First, a remark which I think important (apologies, I'm donning my metrologist's hat). Nowadays, the units of the Imperial system or those of the CGS are all defined in terms of the SI units. For instance, 1 inch equals 2.54 centimetre by definition, and the centimetre in that definition is really the SI centimetre. This means that even in fields where non-SI units are traditionally employed, a basic knowledge of the SI is at least needed if one has to discuss units-related stuff.
I imagine that industry (e.g. Engineering) is still stuck using imperial units
Yes, you can still find pressures measured in pound-force per square inch (psi) or inch of mercury (inHg), areas measured in circular mil, heat measured in British thermal unit (BTU), wrench sizes measured in fractions of inch, etc. Product data sheets sometimes list parameters both in Imperial and SI units, sometimes no.
but research and physics are much better suited to SI units
Yes, Imperial units are definitely ill-suited for science. As for the dichotomy SI/CGS that has been brought up in the comments... uh, well, opinions might differ across disciplines, and if you skim through publications (journals, books) of different disciplines you will find different level of adherence to the SI (e.g. there are recent physics books which use the SI when discussing mechanics and the CGS when discussing electromagnetism).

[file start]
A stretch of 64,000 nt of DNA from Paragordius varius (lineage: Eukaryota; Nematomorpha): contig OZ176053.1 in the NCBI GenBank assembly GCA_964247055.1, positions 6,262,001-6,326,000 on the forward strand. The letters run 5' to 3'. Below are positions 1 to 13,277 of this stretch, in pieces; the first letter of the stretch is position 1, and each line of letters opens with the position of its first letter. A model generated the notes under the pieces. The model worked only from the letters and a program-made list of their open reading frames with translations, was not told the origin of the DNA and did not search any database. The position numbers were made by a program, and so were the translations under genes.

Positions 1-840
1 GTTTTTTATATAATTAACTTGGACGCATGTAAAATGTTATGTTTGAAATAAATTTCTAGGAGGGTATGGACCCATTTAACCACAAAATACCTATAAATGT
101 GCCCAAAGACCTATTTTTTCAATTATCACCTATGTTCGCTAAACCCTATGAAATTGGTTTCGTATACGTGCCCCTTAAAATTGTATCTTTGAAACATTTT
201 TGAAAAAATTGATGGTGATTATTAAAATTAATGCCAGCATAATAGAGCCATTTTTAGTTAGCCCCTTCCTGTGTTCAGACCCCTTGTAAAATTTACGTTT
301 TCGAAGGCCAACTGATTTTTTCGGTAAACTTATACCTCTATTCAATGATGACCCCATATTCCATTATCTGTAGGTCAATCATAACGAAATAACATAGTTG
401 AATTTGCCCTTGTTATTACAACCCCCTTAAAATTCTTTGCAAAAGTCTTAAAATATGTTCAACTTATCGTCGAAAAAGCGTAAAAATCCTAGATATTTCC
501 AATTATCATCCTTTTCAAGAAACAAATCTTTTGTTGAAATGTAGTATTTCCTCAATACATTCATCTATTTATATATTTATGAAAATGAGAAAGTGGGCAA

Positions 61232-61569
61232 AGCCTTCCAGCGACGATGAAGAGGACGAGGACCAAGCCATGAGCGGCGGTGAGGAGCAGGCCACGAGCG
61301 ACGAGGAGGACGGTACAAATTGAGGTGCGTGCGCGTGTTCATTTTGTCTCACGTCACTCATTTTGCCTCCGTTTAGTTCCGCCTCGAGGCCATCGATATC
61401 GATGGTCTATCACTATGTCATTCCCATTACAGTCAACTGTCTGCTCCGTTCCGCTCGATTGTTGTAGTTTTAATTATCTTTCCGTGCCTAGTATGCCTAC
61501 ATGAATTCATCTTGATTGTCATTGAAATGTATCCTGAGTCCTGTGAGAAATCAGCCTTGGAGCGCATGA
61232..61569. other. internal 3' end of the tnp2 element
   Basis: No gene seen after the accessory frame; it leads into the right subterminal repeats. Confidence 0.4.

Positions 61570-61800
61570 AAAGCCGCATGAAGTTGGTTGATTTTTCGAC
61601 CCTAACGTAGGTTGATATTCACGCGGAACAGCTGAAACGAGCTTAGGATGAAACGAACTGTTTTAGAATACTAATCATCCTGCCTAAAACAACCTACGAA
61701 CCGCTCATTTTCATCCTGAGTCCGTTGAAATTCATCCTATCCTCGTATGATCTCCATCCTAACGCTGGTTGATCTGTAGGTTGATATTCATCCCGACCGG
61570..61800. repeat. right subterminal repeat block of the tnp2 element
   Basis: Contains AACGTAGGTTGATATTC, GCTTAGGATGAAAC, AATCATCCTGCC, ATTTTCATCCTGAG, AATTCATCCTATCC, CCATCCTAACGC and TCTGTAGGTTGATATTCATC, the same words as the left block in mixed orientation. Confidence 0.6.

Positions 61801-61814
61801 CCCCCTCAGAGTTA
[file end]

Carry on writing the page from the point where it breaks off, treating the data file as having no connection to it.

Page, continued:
How much of the teaching content at universities in the US is delivered in imperial units instead of SI?
I cannot answer this question directly because my contacts with the US are within my discipline and mainly outside of academia. However, I can try to answer it in an indirect way from the (limited) perspective of a compulsive book-buyer (that's me), assuming that the teaching content of lectures is roughly the same of books.
If I look at the books in my library, all the engineering books on electronics and electromagnetics written by US authors, even those from the 1960s, employ the SI. I could find only one exception, a book on lens design from the 1970s which employs Imperial units. None of the physics books employ Imperial units. Instead, the few mechanical engineering books that I have employ Imperial units, but they are very old.
Therefore, my impression, as reader of technical and scientific books from the other side of the ocean, is that nowadays most of the teaching content in the US is delivered in SI units, and that Imperial units are really limited to a few fields.